Celebrating its 10th anniversary this year and often regarded as the UK industry benchmark, it's no wonder that Bluewater's general manager Andrew Parkinson is smiling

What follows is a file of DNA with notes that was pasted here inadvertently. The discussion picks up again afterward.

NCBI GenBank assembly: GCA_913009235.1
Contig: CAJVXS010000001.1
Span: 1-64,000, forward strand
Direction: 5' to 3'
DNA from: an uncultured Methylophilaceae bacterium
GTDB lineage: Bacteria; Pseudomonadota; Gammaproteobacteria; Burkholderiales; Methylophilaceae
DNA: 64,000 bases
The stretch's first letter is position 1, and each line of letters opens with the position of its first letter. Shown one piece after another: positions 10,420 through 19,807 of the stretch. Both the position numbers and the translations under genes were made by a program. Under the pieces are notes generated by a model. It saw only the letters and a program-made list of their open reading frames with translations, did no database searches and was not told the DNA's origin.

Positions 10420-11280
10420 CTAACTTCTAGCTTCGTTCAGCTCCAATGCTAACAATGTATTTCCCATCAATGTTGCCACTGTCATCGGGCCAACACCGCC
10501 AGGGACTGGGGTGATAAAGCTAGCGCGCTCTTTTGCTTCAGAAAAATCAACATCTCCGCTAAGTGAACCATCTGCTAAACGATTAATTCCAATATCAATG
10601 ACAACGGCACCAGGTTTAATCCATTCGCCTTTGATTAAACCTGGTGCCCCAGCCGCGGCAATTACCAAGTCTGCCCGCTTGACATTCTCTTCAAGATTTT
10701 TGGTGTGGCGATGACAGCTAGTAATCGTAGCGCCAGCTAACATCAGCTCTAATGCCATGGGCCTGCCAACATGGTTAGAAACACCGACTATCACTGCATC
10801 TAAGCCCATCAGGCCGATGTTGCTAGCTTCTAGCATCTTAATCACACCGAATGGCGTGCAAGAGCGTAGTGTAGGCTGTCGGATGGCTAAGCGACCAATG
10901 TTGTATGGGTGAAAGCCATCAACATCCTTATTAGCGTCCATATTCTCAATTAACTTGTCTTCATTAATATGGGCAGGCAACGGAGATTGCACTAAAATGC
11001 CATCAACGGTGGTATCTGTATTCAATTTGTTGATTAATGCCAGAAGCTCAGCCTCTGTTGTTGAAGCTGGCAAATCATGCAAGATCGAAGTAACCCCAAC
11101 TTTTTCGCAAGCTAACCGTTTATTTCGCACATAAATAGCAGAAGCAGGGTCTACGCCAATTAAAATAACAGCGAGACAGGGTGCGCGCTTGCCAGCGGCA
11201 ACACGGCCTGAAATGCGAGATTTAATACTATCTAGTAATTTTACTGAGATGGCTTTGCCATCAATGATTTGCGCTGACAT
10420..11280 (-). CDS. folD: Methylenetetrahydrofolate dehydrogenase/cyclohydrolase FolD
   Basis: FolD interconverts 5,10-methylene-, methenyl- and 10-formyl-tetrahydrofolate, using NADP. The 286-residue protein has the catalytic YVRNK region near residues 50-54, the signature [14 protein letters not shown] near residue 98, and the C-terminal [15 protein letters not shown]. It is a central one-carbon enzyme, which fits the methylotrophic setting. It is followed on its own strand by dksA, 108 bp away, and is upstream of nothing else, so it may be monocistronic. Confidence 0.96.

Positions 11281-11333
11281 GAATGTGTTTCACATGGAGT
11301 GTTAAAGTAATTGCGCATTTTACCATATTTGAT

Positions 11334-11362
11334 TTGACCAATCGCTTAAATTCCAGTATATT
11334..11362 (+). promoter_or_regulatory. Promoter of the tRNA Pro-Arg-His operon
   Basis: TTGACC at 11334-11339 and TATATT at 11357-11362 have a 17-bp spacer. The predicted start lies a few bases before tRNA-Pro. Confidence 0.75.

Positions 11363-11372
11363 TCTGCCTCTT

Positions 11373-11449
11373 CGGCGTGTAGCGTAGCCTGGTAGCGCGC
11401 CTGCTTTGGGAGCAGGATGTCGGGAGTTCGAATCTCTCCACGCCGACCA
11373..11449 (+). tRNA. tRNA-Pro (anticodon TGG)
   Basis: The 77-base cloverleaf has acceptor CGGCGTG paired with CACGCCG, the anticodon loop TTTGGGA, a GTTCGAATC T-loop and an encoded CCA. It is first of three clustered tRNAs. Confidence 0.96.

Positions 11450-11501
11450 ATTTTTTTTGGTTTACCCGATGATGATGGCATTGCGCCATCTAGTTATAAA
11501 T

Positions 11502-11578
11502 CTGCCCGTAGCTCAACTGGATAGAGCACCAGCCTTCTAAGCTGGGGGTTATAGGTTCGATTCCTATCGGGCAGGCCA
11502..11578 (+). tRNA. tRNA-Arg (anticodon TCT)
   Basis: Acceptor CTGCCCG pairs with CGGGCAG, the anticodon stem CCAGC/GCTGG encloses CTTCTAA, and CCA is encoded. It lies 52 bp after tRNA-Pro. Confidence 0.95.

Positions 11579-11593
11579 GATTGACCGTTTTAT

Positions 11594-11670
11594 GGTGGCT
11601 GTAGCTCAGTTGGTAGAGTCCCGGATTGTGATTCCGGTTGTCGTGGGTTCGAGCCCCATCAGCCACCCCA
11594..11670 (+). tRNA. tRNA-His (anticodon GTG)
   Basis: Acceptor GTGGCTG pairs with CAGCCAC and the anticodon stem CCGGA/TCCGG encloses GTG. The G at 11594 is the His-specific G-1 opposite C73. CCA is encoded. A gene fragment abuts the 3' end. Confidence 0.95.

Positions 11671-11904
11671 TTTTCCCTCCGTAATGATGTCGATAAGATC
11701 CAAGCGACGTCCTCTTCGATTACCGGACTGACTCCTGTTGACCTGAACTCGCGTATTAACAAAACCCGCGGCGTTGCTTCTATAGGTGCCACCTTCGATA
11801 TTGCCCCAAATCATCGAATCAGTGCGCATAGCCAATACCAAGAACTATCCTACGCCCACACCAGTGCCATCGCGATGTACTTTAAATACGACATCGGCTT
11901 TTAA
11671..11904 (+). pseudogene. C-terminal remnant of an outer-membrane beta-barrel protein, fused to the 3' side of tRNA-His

First of all, a confession. I absolutely love Bluewater, and have ever since it opened its doors in March 1994. There's nothing quite like that sense of arrival as you first glimpse this futuristic 'mini-city' glittering in the disused chalk quarry dug out to contain it, always full of promise and with a sparkle that's undiminished after a decade. I'm not alone in my obsession - more than a quarter of a billion of us (nearly five times the UK population) have visited since it opened, and every week half a million people shop here, spending on average �150, or �1 in every �10 spent in the UK. But Bluewater is more than a shopping destination. Jointly owned by Prudential, Lend Lease Europe Ltd, the Lend Lease Retail Partnership and Hermes, its 1.5 million sq ft of retail not only includes 330 shops, but also 50 restaurants and bars, 50 rather lovely acres of parkland, seven lakes and 13,000 (free!) parking spaces. "Bluewater is so many different things to different people", agrees general manager Andrew Parkinson. "It's a shopping centre, yes, but it's also a business - we'd be in the FTSE 100 if we were a public company - and we're also part of the local community, which our tenth anniversary is underlining. "People are proud to work here, they may work for different companies, or in facilities or management, but if you ask them who they work for, they say Bluewater."Bluewater has had a huge impact on employment in the region and when it opened, Dartford experienced a 25 per cent drop in unemployment, the largest single reduction anywhere in the UK. The in-house Learning Shop, originally set up for the cement workers on site, has helped find jobs for 15,000 people, 23 per cent of whom were long-term unemployed, and it has offered training to 10,000, resulting in some 8,000 qualifications. School groups visit every week from all over Kent and, with the launch of the National Skills Academy, they can find out all about a career in retail. So how is the UK industry benchmark faring in the current economic climate? "It's definitely tougher", Andrew admits. "We've got 330 retailers and everyone is aware there are national administrations and because of that we will be affected. But Bluewater will be able to ride it out better than most places because it's so multi-functional and delivers night and day. We had a record 27.5 million visitors last year."The centre is indeed a 24-hour operation and Andrew, 45, puts in a long day that sees him at his desk by 7am. "We use Bluewater a lot as a family, we're here even on a Saturday, when my wife can't believe that I still want to, after being here all week! "The worst thing is me picking up litter, when I'm not in my suit. I can't stop myself, the culture is inbred." Such a substantial community needs looking after, and the chaplaincy, first set up to take care of the pastoral needs of the construction workers, is still part of Bluewater. Chaplain Malcolm Cooper offers a 'quiet room' that can be used by visitors and staff for reflection away from the centre's bustle. There's even an on-site police station and ambulance.Andrew was retail manager here six years ago, but left to to take over as general manager at the sister centre in Solihull. When the same role came up three years later at Bluewater, it was a case of right time, right man, and the family headed south once again."I've just dipped my way halfway up a bucket of paint in terms of learning Bluewater", laughs Andrew when I confess to still getting lost if I don't always go round it in the same direction (which makes me their most challenging kind of customer, apparently). But he's not talking about knowing every back way and shortcut (which he does), it's about understanding the whole brand, "doing everything in a 'Bluewater way' and giving our guests a different experience every time. And yes, I always do say guests!" Andrew's first taste of retail was, like most of us, a Saturday job, but cutting meat out back in a butchers' shop made him realise how much he preferred interaction with people.University was followed by a variety of roles, from working for Corals - including, at just 21, doing the confidence-boosting calling at bingo clubs for 2,000 people on a Saturday night - to a stint at the NAFI, when he led a team out to Bosnia and went from being a civilian to a captain in the army, an experience he'll never forget.Then it was back, effectively, to the high street until the top job came up at Bluewater. "It felt like coming home," Andrew smiles. "I love Kent, and it's great to be part of a place where people feel very proud to work."Everything about Bluewater connects you to Kent, from the oast houses on the roofs to the Rose Gallery that reminds you you're in the Garden of England. Eighty per cent of our guests are from south of the Thames and most of those are from Kent - and with the arrival of the Thames Gateway and the high-speed domestic link trains at Ebbsfleet International, we'll see a lot more people here from London as well."Andrew stresses that he would never have achieved his goals without the support of his wife, Trish, and their children, now 22, 21 and 11. They clearly have a lot of fun together."I love theatre, from seeing my son doing stand-up to my daughter in her school play," Andrew tells me. "I love football and support Liverpool - my great-grandfather played for the team and my father is from Anfield - I do the Bluewater 10K run, I've run a couple of marathons and I also play a bit of golf with my dad."Andrew's Bluewater 'family' is also vital to his success - he heads up a management team of 17 to 18 plus 270 in facilities. There is a wider family, too. "We sit between Dartford and Gravesham, we're in Stone parish and we're very much involved in the livelihoods of the 7,500 people who work here," he explains."Community also means the 50 acres of parkland we own and the million trees and shrubs that have gone up in the past 10 years. My areas of responsibility cover all those. No single day is the same."Looking to the future, the tenth anniversary year will see the seven lakes being named, areas redeveloped (John Lewis is to open a food hall in September, for example) and expansion into the 50 acres of land the triangle-based centre sits on."A lot of people struggle with their working life, but I have never felt that working for Bluewater. I don't see it as a job a lot of the time, I feel very lucky that it's part of my life", says Andrew.